Now, lookit.  I’ve lived on this scrap of floating aluminum for years now, and we’ve put a lot of whaleless miles under the keel.  So you will forgive us if we on Papillon kind of lost our cool for a while there.  The other boats slowly left, and we sailed silently by.  The boat was rocking, but I’m the photography master now, right?  Well, not so much.  Because, while the actual experience of seeing a humpback whale calf smack its fins against the water and jump into the sky was really cool, my photos were ridiculous.  Most of my shots are of the jib or the rail.  The few whale pictures I managed are not only off-centre, but are so blurry as to be unrecognizable.  I could have been taking shots of an innertube in a backyard pool.  How bad was it?  Here are my two absolute best shots.

Humpback whale calf at play.  No, really.

You see that splash?  The breach that preceeded it was so cool, I'm telling you.


So, on we went to Whangamumu.  We dropped the anchor, the girls pulled on their wetsuits, and someone looked over the side.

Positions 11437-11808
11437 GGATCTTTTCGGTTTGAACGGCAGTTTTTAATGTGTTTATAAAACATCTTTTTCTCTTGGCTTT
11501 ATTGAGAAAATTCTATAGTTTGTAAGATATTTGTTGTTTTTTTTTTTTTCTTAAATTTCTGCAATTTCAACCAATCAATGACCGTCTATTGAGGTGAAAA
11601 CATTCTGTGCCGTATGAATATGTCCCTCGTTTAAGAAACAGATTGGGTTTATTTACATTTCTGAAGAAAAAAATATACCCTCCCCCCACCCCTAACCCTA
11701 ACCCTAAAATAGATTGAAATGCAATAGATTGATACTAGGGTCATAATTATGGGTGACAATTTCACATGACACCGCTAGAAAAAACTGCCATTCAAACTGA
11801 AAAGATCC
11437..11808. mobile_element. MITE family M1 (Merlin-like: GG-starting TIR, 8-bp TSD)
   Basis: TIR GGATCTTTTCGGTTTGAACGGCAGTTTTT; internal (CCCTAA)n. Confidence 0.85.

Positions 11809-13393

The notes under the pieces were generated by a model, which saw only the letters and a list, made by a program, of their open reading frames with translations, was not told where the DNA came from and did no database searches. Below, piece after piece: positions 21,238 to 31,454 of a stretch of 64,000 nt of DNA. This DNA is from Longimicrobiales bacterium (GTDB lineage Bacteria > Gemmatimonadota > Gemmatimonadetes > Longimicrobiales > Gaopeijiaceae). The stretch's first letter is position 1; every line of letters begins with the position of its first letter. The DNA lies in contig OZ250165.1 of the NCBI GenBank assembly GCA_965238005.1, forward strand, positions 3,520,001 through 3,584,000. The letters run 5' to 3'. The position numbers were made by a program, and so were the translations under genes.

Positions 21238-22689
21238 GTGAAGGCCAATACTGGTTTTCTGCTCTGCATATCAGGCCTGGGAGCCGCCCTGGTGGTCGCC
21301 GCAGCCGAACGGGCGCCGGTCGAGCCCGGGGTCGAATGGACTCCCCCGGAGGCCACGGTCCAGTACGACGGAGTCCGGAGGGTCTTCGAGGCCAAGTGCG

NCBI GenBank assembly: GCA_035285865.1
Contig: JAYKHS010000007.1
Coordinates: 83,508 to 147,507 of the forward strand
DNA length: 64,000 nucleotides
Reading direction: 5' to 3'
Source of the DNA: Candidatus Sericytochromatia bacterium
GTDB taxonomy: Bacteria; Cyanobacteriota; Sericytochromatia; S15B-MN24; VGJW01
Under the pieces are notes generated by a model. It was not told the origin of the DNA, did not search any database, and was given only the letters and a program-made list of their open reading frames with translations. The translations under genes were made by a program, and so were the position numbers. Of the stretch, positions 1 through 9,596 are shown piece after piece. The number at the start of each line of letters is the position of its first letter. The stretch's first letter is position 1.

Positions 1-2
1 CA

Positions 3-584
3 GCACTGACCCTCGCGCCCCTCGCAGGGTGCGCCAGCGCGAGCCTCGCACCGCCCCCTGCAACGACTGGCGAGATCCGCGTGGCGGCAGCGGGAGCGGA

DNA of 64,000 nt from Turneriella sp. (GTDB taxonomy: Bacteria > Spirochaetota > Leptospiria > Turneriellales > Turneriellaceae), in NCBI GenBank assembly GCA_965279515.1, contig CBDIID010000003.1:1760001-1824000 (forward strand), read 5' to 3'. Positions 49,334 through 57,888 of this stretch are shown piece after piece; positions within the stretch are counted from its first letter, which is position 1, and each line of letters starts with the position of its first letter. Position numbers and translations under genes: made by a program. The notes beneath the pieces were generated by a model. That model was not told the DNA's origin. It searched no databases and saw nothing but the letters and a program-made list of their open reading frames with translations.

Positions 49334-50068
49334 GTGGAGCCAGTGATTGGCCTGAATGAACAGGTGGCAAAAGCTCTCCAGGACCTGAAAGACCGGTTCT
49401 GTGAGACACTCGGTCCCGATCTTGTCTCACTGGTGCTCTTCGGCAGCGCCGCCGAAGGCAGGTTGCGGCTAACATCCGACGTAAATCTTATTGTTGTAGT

Holy cats, it's a penguin!

How dare you doubt the veracity of my crappy pictures?  It's a penguin, I say!
Yes, I know those shots are as bad as the whale ones.  But for serious and no lie, we had a penguin swimming around our boat.  Friends, the water is COLD here, and that’s a fact.  The girls invited me in with them, but I politely declined.  Where does cold water get fun?  It doesn’t. I prefer my blood to continue circulating to my extremities, thank you.

We’re in Mimiwhangata now.  No whales or penguins today, but who knows what will come next when we continue to Great Barrier Island?  And this time, I’ll try to keep it all in focus.